There are more than a few, in fact way too many, Christians who view the church as a great and magnificent fortified city, the very seat of God, in words so much like the psalmist who wrote:
count its towers,
13 consider well its ramparts;
go through its citadels,
that you may tell the next generation
14 that this is God,
our God forever and ever.
He will be our guide forever.
What a magnificent sight, a site so impressive, says the psalmist that the kings of the earth were scared to death when they assembled around it. But consider also that it’s a defensive site designed to keep the bad guys out and provide a safe haven for the authorized good guys, be impervious to the inevitable attack, and a sign of invincible domination over all others. Wow!
The odd thing is that God never seemed to care much for symbols like that. The great prophets who preached within the walls generally preached against the city, even as they sometimes lauded the temple that lay within. Time and again the city was destroyed and the temple ravaged. Consider that most of Jesus’ ministry was out in the open air of Galilee, and that even when in Jerusalem he appeared to be more comfortable sleeping under a tree in Gethsemane or maybe at a friends house in Bethany. Although his trial was within the city, his crucifixion, burial and resurrection were outside the walls.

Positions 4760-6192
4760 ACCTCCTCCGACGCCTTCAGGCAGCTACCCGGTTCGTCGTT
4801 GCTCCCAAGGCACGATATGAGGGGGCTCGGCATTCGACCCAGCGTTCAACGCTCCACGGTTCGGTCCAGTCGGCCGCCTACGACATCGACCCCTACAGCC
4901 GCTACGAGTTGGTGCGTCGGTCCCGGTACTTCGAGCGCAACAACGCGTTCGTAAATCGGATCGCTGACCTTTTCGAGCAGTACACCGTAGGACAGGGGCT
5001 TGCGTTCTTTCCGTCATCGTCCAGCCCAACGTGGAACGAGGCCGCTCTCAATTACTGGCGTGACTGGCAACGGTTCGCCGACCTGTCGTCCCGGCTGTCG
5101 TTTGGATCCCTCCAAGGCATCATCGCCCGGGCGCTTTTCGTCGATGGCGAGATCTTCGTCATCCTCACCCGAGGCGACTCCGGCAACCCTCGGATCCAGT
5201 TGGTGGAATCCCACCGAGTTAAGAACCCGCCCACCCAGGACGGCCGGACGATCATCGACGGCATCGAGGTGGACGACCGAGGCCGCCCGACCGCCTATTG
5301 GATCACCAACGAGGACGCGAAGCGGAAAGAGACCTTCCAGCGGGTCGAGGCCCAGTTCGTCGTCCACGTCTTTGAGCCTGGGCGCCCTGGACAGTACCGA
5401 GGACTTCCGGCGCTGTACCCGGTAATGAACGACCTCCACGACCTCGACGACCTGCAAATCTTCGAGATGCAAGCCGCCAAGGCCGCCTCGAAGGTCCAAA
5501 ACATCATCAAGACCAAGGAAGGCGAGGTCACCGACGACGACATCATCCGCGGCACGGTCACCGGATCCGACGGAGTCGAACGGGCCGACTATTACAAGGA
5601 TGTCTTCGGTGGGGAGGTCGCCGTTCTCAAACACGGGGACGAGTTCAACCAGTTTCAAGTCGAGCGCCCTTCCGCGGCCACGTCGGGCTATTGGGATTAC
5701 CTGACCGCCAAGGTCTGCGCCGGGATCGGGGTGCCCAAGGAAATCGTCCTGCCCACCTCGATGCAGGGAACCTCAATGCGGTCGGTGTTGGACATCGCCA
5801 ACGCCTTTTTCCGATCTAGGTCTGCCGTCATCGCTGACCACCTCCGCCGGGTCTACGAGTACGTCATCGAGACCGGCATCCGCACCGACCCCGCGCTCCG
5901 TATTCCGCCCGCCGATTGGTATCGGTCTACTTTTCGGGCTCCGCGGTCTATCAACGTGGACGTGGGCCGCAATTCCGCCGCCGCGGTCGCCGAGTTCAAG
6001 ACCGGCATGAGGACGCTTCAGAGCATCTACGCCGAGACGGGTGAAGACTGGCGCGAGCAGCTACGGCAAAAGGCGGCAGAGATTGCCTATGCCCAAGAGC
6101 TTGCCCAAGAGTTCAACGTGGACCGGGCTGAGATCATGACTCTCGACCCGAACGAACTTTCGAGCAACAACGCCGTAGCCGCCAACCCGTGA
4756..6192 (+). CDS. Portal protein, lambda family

With that thought in mind, look at what God says about his city through the prophet Isaiah as recorded in the 60th chapter. It is full of light, God’s glory shines over and through it, nations and kings stream to it, there is no violence in it, no destruction anywhere around it, sun and moon are not needed because God provides the light, and its gates are never shut. No doubt laughing all the time, he gave Ezekiel explicit directions for its blueprint with dimensions that make no sense in the human way of measuring. What a difference! Think of that as the image we Christians should have for the church.
With that image in mind we no longer need fear any adversary, we can dare to be open to all with gates that are never shut, we can be repositories of God’s eternal light remembering that even a flickering light in a broken pot is stronger than the darkest dark. It’s an image that applies in part to the buildings that serve the purposes of the church, but even more to the church as the gathered saints who are gathered not to be separated from the world but to be lights in the world.
For me, that’s an icon worthy of adoration.